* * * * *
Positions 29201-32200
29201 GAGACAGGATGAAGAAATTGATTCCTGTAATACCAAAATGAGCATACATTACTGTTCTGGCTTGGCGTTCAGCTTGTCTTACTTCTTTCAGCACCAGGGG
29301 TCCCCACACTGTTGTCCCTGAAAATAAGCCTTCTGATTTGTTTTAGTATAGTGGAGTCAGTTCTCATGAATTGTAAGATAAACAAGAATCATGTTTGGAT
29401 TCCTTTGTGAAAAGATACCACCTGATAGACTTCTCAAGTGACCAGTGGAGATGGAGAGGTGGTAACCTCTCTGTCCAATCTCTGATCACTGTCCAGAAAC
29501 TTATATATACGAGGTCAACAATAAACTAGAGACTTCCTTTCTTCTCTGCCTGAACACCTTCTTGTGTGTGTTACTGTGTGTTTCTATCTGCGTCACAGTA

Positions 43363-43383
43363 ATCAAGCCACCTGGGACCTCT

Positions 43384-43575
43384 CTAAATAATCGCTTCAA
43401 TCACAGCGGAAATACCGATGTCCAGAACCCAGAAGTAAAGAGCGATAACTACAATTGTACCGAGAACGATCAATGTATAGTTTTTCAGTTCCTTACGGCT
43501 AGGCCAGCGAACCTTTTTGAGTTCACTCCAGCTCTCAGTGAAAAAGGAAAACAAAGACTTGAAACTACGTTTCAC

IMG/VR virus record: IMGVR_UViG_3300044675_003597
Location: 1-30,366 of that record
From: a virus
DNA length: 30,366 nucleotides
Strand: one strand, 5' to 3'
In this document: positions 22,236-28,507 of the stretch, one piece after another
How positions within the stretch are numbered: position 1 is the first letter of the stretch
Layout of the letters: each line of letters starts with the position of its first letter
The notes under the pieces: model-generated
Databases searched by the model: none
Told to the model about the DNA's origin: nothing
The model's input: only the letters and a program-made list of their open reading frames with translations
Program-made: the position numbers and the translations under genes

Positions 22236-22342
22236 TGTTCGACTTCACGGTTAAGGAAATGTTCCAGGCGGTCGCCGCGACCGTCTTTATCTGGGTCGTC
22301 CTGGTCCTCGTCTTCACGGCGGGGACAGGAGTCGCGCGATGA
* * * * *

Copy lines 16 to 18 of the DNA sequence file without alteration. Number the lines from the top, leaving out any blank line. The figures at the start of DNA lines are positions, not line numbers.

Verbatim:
Strand: one strand, 5' to 3'
In this document: positions 22,236-28,507 of the stretch, one piece after another
How positions within the stretch are numbered: position 1 is the first letter of the stretch